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Process Theatre opens in Colborne

By JEFF GARD, Northumberland Today

JEFF GARD/Northumberland Today
Michael Gellman and Deborah Smith are looking forward to opening the doors of the new Process Theatre in downtown Colborne.

JEFF GARD/Northumberland Today Michael Gellman and Deborah Smith are looking forward to opening the doors of the new Process Theatre in downtown Colborne.

COLBORNE - 

No matter where it takes them – London (England), New York, Los Angeles, Chicago or even now to the small village of Colborne, Ontario – there is one constant when it comes to theatre for Michael Gellman and Deborah Smith.

“It's our passion and it's our joy,” Gellman said. “We just like to keep doing the work and creating. We like to teach it, share it, pass it on. It's kind of a responsibility as we're getting older to pass it on.”

While the couple officially moved from Chicago to the Colborne area – in nearby Castleton – in May, they have owned the home for four years.

They bring a wealth of experience. Gellman has an extensive resume, including work with Second City as an actor and director dating back to 1973.

Smith earned a Masters degree in classical theatre from The London Academy of Music and Dramatic Arts in England along with Benedict Cumberbatch. She was the founder and first artistic director of the St. Lawrence Shakespeare Festival in Prescott, Ontario which is now entering its 12th year. She joined Gellman in Chicago to live and work in theatre.

Call it semi-retirement perhaps (although they hope to never completely retire from theatre), Gellman and Smith are hoping to establish roots in this area. They are set to open the Process Theatre in downtown Colborne at 15 King St. East. While they searched for a storefront theatre location in nearby communities to Castleton, downtown Colborne proved to be the most appealing.

“The idea of doing something here is so nice,” Gellman said.

“We're going to keep it going as a creative hub,” noted Smith, adding that means everything from performances during their theatre season as well as classes, workshops and other performances.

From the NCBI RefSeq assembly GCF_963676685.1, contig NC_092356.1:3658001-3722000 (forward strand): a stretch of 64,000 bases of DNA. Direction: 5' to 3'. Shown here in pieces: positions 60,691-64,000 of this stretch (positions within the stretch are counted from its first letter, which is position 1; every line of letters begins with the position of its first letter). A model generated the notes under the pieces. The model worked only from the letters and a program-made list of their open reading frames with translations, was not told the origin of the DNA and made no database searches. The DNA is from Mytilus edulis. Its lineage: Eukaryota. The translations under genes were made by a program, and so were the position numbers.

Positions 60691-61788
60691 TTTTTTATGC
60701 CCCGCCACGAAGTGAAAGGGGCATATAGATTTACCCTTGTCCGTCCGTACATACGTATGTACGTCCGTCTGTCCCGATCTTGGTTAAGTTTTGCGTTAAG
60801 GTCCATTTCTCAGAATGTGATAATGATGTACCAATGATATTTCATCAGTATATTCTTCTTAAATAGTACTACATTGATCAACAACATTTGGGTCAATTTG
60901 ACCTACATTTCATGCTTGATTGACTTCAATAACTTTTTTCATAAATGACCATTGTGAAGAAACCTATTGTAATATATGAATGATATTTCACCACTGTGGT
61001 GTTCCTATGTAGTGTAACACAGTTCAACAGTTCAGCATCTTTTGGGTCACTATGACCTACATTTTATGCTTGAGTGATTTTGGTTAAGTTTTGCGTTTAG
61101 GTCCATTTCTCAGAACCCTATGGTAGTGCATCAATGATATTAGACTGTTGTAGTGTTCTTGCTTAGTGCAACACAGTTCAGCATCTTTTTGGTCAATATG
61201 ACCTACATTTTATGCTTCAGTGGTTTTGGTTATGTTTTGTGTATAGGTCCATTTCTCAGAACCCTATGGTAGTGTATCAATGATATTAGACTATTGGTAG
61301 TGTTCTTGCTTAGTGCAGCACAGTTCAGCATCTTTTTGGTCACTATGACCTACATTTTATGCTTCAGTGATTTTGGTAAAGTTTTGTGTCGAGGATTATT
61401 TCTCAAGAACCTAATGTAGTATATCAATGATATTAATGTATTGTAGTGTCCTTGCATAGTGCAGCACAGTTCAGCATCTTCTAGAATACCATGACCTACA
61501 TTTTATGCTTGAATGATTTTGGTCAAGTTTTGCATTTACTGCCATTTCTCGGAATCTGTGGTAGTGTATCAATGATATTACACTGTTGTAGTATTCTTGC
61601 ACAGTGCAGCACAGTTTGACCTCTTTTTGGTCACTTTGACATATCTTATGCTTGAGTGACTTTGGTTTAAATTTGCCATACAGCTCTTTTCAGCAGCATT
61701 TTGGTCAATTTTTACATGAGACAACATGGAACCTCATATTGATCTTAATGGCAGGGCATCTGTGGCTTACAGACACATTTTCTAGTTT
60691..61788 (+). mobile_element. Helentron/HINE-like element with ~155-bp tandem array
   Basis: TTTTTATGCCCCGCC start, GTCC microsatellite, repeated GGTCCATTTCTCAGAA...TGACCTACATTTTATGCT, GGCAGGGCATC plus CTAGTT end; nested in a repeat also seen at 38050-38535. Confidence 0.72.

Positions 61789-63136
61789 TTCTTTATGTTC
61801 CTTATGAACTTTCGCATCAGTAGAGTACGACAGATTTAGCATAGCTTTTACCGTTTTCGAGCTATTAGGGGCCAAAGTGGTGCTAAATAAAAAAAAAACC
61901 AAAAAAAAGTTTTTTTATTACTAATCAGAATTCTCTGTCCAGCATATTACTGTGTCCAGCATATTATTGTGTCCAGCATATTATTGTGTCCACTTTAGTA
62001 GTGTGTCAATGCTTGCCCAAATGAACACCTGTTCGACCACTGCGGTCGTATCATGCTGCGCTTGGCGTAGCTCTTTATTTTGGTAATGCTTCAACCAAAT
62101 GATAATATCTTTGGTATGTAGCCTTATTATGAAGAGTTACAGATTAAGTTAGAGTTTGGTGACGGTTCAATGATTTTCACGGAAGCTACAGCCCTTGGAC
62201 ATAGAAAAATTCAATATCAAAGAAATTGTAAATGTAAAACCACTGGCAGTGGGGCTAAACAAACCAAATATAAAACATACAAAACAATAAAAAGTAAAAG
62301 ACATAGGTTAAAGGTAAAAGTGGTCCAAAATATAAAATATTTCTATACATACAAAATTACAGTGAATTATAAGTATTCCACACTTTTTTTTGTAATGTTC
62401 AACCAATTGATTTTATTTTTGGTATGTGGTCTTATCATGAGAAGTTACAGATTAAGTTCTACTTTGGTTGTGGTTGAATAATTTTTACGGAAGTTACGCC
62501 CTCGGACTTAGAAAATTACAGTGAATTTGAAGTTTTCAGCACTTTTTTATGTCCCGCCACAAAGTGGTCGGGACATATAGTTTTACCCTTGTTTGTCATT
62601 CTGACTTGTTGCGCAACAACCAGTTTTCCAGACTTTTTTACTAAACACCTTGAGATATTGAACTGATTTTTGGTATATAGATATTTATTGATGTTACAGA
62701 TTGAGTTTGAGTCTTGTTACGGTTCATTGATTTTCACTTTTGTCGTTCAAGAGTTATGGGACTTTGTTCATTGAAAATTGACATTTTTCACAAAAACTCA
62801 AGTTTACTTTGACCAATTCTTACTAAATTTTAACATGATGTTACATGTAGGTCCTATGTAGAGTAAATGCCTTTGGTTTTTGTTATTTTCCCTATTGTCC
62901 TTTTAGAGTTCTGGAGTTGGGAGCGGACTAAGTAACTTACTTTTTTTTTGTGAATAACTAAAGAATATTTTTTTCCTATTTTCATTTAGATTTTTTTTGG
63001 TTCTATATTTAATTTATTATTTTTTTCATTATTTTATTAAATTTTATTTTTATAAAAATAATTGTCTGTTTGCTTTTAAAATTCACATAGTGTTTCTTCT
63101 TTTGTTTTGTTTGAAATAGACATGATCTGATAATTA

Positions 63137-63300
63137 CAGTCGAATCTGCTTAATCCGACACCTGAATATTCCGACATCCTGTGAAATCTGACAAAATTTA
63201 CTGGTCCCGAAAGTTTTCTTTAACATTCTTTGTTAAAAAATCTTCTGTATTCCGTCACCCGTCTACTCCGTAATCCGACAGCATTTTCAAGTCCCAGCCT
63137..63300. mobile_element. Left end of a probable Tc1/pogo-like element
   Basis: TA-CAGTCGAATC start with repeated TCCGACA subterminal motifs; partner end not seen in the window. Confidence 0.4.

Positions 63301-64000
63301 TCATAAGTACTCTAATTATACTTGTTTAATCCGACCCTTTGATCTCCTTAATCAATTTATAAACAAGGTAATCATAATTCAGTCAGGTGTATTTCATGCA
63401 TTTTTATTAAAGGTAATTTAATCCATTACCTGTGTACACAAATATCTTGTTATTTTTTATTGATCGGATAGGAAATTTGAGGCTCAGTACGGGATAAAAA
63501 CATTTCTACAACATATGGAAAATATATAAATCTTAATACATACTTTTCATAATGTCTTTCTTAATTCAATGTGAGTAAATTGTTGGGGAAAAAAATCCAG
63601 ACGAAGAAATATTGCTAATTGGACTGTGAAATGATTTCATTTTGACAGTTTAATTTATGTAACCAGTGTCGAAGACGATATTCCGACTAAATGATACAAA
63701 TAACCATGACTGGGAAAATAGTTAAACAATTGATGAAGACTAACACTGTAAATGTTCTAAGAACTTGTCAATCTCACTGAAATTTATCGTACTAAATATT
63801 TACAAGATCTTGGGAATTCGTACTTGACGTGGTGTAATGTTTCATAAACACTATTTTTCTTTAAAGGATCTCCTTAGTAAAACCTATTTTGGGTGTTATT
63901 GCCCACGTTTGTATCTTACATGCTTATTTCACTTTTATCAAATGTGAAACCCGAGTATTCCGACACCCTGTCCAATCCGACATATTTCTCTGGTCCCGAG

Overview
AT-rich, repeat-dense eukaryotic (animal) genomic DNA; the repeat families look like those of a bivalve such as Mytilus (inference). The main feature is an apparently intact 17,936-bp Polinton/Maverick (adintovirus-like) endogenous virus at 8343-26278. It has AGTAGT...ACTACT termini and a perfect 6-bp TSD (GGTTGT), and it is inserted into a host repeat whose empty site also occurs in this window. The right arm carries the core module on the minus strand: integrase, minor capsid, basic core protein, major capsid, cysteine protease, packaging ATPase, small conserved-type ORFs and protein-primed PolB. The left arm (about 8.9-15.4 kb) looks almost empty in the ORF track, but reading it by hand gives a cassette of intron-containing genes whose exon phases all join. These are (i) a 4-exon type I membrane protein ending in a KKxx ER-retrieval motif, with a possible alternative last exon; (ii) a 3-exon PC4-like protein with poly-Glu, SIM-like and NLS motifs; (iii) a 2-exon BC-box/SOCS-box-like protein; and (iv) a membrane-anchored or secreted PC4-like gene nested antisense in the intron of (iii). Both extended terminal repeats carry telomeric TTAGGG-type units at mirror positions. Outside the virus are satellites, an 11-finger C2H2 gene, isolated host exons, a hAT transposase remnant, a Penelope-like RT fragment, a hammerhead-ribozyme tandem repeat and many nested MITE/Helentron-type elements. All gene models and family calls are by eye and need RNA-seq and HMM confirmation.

Auditions for their Process Ensemble will be held Saturday, Aug. 22 for anyone age 14 and up. For more information, check out www.processtheatre.com.

“We want to see who's interested. We would like to see who in the area would like to do it and is available,” Gellman said. “We can match the plays we want to do with the talent available.”

They will announce their 2016 lineup during the grand opening of the Process Theatre on Oct. 23 from 7 to 10 p.m.

Plans are also in the works for a Christmas show, which they expect to become an annual tradition.

The theatre can seat about 100 but the plan is to offer a seating plan of 50 for most shows.

Gellman noted that Smith worked in several great storefront theatres in Chicago.

“The tradition for storefront space is 30 to 50 seats, small shows, intimate, just really good theatre – good stories dramatized well,” Gellman remarked. “We can do bigger productions and have more people in. We'll configure the theatre different for every play. We can have several different staging concepts. We would like to keep it more intimate. For us, it's just an exciting way to see theatre. It's a shared experience.”

Meanwhile, acting classes begin Sept. 9 with options for beginners and more experienced actors.

“We encourage anyone who has any desire or curiosity to be an actor or to learn about the craft of acting or to be around another group of actors because it's really fun,” Smith said. “Come and have fun and see what we're doing.”

“If you've been acting for awhile, we have a couple great classes and let's take wherever you're at and see where we can go and see how far you can get,” Gellman added. “Have you never acted before? We have a couple classes for that too.”

“It's the passion you need to bring to the table, that's all,” Smith said.

Other possibilities for the Process Theatre include hosting international retreats, one act plays and writing/storytelling festivals.

jeff.gard@sunmedia.ca